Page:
2017 IIHF World Championship Final
1 2 3 OT Total
Flag of Canada.png Canada 0 0 1 0 1
Flag of Sweden.png Sweden 0 1 0 0 2
Date 21 May
Arena Lanxess Arena
City Cologne
MVP {{{MVP}}}
Attendance 17,363
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The final of the 2017 IIHF World Championship was played at Lanxess Arena in Cologne, Germany, on 21 May 2017. Teams representing Sweden and Canada competed for the title of World Champion in ice hockey.

The first period of the game was scoreless. Sweden took the lead towards the end of the second period. Canada struck back with a power play goal early in the third period and the game ended with the score tied 1–1. An overtime period saw no further scoring, taking the final to a shootout. Sweden scored two of their three attempts, whilst Canada missed their first four, giving Sweden won the gold medal. It was Sweden's tenth title.

Road to the final[edit | edit source]

Canada had finished top of their group; of their seven games, they won six and lost one in overtime. In the knock-out stages, Canada beat Germany in the quarter-finals and Russia in the semi-finals.[1]

Sweden finished third in their group, with five wins, one loss and one overtime loss in their seven games. They defeated Switzerland at the quarter-final stage and traditional rivals Finland in their semi-final.[1]

Canada Round Sweden
Opponent Result Preliminary round[1] Opponent Result
Flag of the Czech Republic.png Czech Republic 4–1 Game 1 Flag of Russia.png Russia 1–2 (GWS)
Flag of Slovenia.png Slovenia 7–2 Game 2 Flag of Germany.png Germany 7–2
Flag of Belarus.png Belarus 6–0 Game 3 Flag of the United States.png United States of America 3–4
Flag of France.png France 3–2 Game 4 Flag of Latvia.png Latvia 2–0
Flag of Switzerland.png Switzerland 2–3 (OT) Game 5 Flag of Italy.png Italy 8–1
Flag of Norway.png Norway 5–0 Game 6 Flag of Denmark.png Denmark 4–2
Flag of Finland.png Finland 5–2 Game 7 Flag of Slovakia.png Slovakia 4–2
Team GP
W
OTW
OTL
L
GF
GA
GD
Pts
Flag of Canada.png Canada 7 6 0 1 0 32 10 +22 19
Flag of Switzerland.png Switzerland 7 3 2 2 0 22 14 +8 15
Flag of the Czech Republic.png Czech Republic 7 3 2 0 2 23 14 +9 13
Flag of Finland.png Finland 7 2 2 1 2 20 22 −2 11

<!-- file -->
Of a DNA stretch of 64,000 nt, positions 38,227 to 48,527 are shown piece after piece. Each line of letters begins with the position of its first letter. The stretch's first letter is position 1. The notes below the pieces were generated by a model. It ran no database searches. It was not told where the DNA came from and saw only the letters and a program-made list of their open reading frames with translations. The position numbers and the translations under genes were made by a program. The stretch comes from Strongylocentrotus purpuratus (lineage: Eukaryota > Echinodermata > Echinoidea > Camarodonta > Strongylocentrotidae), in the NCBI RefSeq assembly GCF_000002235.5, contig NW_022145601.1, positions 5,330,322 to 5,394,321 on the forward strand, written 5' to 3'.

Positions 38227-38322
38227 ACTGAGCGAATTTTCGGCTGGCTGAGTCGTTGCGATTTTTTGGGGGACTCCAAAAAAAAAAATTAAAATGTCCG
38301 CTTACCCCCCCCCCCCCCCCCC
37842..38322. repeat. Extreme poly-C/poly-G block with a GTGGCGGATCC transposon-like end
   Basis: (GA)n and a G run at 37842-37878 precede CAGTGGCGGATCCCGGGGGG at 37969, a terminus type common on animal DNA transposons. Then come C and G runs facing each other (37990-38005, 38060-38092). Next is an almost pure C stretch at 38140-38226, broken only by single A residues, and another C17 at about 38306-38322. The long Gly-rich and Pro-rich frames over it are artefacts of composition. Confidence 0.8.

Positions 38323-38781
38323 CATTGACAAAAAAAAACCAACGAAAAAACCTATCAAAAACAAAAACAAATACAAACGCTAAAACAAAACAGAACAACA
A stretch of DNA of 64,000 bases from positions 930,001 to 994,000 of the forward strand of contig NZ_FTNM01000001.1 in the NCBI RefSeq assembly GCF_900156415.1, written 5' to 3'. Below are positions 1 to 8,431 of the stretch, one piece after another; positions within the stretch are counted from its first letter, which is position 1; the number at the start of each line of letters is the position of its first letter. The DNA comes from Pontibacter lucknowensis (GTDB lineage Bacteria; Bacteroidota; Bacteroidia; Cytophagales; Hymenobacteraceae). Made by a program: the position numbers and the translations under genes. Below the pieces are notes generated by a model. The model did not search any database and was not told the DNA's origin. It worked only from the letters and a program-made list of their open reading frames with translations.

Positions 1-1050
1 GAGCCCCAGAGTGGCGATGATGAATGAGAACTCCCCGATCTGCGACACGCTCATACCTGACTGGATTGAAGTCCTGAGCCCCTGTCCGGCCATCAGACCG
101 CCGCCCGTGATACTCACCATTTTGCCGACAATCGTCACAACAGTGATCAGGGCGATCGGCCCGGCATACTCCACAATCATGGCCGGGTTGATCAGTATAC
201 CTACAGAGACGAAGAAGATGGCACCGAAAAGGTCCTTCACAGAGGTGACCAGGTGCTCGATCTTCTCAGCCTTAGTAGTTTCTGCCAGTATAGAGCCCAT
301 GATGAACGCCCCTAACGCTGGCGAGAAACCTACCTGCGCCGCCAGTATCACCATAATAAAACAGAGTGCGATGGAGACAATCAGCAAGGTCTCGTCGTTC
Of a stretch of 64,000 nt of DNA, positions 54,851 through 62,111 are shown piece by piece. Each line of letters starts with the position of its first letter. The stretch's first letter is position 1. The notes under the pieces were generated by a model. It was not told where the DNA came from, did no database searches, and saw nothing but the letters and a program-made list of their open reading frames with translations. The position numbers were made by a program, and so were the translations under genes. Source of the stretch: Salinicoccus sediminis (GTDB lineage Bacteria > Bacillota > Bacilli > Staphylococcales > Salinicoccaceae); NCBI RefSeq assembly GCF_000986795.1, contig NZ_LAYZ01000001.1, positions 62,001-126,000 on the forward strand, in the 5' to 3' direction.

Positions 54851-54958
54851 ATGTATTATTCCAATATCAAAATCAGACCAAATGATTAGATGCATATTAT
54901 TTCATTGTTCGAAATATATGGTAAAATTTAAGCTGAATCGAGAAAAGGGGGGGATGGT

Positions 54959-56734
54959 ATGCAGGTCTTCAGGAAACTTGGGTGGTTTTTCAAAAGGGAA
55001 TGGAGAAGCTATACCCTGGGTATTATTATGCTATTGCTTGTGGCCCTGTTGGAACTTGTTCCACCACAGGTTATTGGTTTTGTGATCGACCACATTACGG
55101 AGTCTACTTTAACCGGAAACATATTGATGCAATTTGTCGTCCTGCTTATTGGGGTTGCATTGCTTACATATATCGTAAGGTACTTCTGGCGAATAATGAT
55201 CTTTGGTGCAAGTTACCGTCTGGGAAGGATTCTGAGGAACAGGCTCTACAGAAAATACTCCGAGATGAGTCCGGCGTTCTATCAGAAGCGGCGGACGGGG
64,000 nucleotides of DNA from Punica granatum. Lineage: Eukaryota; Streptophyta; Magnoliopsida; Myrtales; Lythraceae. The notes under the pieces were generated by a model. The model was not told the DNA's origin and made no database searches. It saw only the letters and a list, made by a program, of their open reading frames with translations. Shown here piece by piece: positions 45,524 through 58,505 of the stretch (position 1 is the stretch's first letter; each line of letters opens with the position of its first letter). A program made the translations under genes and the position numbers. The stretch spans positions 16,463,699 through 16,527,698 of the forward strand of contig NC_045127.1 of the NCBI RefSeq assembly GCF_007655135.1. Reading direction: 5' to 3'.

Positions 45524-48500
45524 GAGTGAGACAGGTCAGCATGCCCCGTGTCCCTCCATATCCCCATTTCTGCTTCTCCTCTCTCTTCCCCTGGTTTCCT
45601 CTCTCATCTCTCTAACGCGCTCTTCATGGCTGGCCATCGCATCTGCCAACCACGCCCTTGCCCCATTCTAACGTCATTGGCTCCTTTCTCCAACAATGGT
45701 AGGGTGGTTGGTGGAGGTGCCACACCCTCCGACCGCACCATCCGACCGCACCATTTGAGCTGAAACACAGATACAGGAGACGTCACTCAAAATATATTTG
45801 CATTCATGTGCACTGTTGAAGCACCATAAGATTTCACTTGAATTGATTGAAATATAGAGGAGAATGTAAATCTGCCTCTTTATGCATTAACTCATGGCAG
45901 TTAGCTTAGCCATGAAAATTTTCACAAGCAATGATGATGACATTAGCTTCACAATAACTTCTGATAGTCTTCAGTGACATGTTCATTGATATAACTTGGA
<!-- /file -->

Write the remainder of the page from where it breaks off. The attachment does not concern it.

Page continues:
Flag of France.png France 7 2 2 0 3 23 19 +4 10
Flag of Norway.png Norway 7 2 0 2 3 13 19 −6 8
Flag of Belarus.png Belarus 7 2 0 1 4 15 27 −12 7
Flag of Slovenia.png Slovenia 7 0 0 1 6 13 36 −23 1
Preliminary
Team GP
W
OTW
OTL
L
GF
GA
GD
Pts
Flag of the United States.png United States of America 7 6 0 0 1 31 14 +17 18
Flag of Russia.png Russia 7 5 1 0 1 35 10 +25 17
Flag of Sweden.png Sweden 7 5 0 1 1 29 13 +16 16
Flag of Germany.png Germany 7 2 2 1 2 20 23 −3 11
Flag of Latvia.png Latvia 7 3 0 1 3 14 18 −4 10
Flag of Denmark.png Denmark 7 1 2 0 4 13 22 −9 7
Flag of Slovakia.png Slovakia 7 0 1 2 4 12 28 −16 4
Flag of Italy.png Italy 7 0 0 1 6 6 32 −26 1
Opponent Result Playoff[1] Opponent Result
Flag of Germany.png Germany 2–1 Quarterfinals Flag of Switzerland.png Switzerland 3–1
Flag of Russia.png Russia 4–2 Semifinals Flag of Finland.png Finland 4–1

Match[edit | edit source]

The first period between the two teams was goalless, with Canada managing to kill off two penalties.[2] Sweden opened the scoring with Victor Hedman's short-handed goal shortly before the end of the second period. Canada failed to capitalize from Nicklas Bäckström's penalty for slashing[3] and lost possession. Hedman then sent a backhanded shot past several players towards the Canadian goal, which managed to slide under Calvin Pickard.[4] Canada responded two minutes into the third period by converting a power play. Elias Lindholm was caught high-sticking, and the resulting play allowed Ryan O'Reilly to slot in Mitch Marner's rebounded shot.[5]

The game remained tied after overtime, meaning the game was decided via a five-round shootout. While William Nylander missed the opening penalty shot, Bäckström and Oliver Ekman-Larsson both scored their shots for Sweden. Canada failed to register a goal, with Henrik Lundqvist preventing four attempted penalty shots from converting. The win enabled Sweden to claim their 10th championship title.[5] Nylander was named tournament Most Valuable Player, with seven goals and seven assists in ten games.[6]


21 May 2017
20:45
Canada Flag of Canada.png 1–2 GWS
(0–0, 0–1, 1–0)
(OT 0–0)
(SO: 0–1)
Flag of Sweden.png Sweden Lanxess Arena, Cologne
Attendance: 17,363

References[edit | edit source]

  1. 1.0 1.1 1.2 1.3 Games – 2017 WM. International Ice Hockey Federation. Retrieved on 26 May 2017.
  2. "Henrik Lundqvist shines in shootout, Sweden denies Canada's bid for third straight world hockey gold", National Post. Retrieved on 22 May 2017. (en) 
  3. "Sweden slips past Canada for gold at worlds", ESPN.com. Retrieved on 24 May 2017. 
  4. "Sweden shock holders Canada in shootout to win world title", Reuters, 21 May 2017. Retrieved on 24 May 2017. 
  5. 5.0 5.1 "Sweden beats Canada in shootout to win world hockey championship", CTVNews, 21 May 2017. Retrieved on 22 May 2017. (en-CA) 
  6. "A Reunion for the Lundqvist Brothers, and a Gold for Team Sweden", The New York Times, 22 May 2017. Retrieved on 22 May 2017. 

External links[edit | edit source]

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